1. The Growth Lever: The revenue growth rate controls how much and how quickly the firm will be able to grow its revenues from autos, software, solar panels and anything else that you believe the company will be selling. Rather than focus on the growth rate, I would suggest looking at the estimated revenues in 2030 (ten years out). In my Tesla story (valuation), I have estimated revenues of $125 billion in 2030, a five-fold increase over the 2019 revenues.
2. The Profitability Lever: The target (pre-tax) operating margin determines how profitable you think the company will be, once its growth days start to scale down. Since these are operating margins, not gross or net margins, they are after all operating expenses (cost of goods sold, SG&A etc.) but before any financial expenses (interest expenses). In keeping with my view that R&D is really a capital expense, I capitalize R&D, which improves Tesla’s profitability, and target an operating margin of 12% by 2025.
3. The Investment Efficiency Lever: To grow, companies have to invest in production capacity and the sales to invested capital drives how efficiently investment is done, with higher sales to capital ratios reflecting more efficiency. With Tesla, I assume that every dollar of investment (in new factories, technology and new R&D) in the first 5 years generates $3 in revenues, as it utilizes excess capacity in the early years, and that this efficiency drops back by a third, as capacity constraints hit.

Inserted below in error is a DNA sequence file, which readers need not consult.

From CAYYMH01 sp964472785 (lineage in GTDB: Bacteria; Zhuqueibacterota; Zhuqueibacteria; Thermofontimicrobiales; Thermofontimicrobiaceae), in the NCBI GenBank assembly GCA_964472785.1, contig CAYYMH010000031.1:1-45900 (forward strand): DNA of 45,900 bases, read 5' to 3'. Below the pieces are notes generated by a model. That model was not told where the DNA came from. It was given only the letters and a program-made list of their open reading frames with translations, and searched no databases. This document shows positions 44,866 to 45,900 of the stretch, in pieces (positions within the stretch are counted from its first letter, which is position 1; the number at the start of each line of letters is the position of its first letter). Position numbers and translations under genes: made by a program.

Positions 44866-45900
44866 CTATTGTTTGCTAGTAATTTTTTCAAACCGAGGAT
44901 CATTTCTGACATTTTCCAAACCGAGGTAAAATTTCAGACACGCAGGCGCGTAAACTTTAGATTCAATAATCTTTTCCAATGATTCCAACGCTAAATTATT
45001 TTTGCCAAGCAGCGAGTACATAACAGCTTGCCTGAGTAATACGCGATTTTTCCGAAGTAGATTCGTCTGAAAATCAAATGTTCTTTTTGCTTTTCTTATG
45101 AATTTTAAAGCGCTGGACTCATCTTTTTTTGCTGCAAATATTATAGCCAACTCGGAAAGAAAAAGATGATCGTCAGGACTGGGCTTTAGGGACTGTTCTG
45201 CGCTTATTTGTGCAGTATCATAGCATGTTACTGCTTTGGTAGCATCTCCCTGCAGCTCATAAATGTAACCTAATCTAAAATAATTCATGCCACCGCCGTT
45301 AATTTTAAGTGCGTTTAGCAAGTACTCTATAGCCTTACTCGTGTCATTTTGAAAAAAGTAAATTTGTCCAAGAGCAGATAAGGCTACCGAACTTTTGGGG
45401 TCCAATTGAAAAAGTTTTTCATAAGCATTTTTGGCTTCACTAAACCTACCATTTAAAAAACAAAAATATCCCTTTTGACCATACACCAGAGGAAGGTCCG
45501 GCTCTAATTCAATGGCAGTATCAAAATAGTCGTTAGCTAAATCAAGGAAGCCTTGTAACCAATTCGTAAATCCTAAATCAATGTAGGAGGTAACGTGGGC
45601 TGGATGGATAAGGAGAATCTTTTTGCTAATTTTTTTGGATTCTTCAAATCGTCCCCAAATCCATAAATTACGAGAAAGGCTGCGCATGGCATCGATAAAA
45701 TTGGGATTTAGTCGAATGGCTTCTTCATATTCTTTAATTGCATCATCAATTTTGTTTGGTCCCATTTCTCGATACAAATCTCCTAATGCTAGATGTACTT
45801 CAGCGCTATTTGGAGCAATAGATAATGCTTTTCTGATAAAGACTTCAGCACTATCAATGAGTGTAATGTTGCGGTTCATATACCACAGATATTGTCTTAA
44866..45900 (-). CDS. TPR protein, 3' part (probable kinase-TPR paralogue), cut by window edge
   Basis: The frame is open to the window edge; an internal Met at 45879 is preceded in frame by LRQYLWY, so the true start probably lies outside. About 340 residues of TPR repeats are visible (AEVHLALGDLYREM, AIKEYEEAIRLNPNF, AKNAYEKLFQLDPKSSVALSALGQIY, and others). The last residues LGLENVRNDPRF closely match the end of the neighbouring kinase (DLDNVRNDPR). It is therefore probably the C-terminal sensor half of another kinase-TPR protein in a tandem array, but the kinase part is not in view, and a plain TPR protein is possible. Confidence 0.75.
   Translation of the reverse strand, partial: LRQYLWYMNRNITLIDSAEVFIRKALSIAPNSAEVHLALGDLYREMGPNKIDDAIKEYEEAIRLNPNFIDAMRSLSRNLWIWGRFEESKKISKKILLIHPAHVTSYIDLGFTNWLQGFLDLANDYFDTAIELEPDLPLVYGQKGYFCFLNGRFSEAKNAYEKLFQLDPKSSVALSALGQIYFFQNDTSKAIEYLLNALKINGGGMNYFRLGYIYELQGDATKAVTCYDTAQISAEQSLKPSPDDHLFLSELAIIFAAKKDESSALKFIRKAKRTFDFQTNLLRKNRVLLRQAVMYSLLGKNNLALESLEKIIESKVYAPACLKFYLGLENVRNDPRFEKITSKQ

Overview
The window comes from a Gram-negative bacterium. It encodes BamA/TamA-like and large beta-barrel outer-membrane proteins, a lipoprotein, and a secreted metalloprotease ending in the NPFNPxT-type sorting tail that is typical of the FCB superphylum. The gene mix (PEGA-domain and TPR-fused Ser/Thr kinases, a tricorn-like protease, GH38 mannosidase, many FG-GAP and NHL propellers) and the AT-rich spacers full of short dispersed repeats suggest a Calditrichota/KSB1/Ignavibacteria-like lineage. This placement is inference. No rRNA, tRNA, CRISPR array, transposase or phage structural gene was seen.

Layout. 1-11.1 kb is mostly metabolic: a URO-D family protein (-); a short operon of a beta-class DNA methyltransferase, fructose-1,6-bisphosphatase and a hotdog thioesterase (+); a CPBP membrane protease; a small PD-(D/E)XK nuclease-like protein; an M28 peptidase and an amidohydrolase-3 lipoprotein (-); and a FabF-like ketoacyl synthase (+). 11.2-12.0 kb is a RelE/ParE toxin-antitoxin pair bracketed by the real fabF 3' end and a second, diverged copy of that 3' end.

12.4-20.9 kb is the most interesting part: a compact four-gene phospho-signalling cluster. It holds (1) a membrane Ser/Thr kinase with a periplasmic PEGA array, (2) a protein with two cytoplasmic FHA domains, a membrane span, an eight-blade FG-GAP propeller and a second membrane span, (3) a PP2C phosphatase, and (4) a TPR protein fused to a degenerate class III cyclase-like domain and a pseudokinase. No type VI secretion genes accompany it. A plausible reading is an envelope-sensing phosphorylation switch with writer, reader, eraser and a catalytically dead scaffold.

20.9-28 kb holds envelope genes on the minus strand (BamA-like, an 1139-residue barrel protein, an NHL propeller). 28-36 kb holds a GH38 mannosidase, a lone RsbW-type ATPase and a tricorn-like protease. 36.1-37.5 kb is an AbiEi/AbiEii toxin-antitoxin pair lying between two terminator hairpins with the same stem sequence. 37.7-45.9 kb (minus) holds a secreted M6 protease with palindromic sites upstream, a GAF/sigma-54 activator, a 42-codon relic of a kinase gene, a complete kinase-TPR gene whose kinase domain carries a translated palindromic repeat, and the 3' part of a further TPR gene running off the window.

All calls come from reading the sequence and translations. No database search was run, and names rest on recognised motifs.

4. The Risk lever: There are two inputs in this valuation that incorporate risk. The first is the cost of capital that I start the valuation with, a reflection of risk as seen through the eyes of a diversified investor in the company. The second is the likelihood of failure (or distress), where the company has to liquidate assets and lose the additional value that it could have generated as a going concern. With Tesla, I set this cost of capital at 7% and assume that given its marginal profitability and significant debt load, the chance of failure is 10%.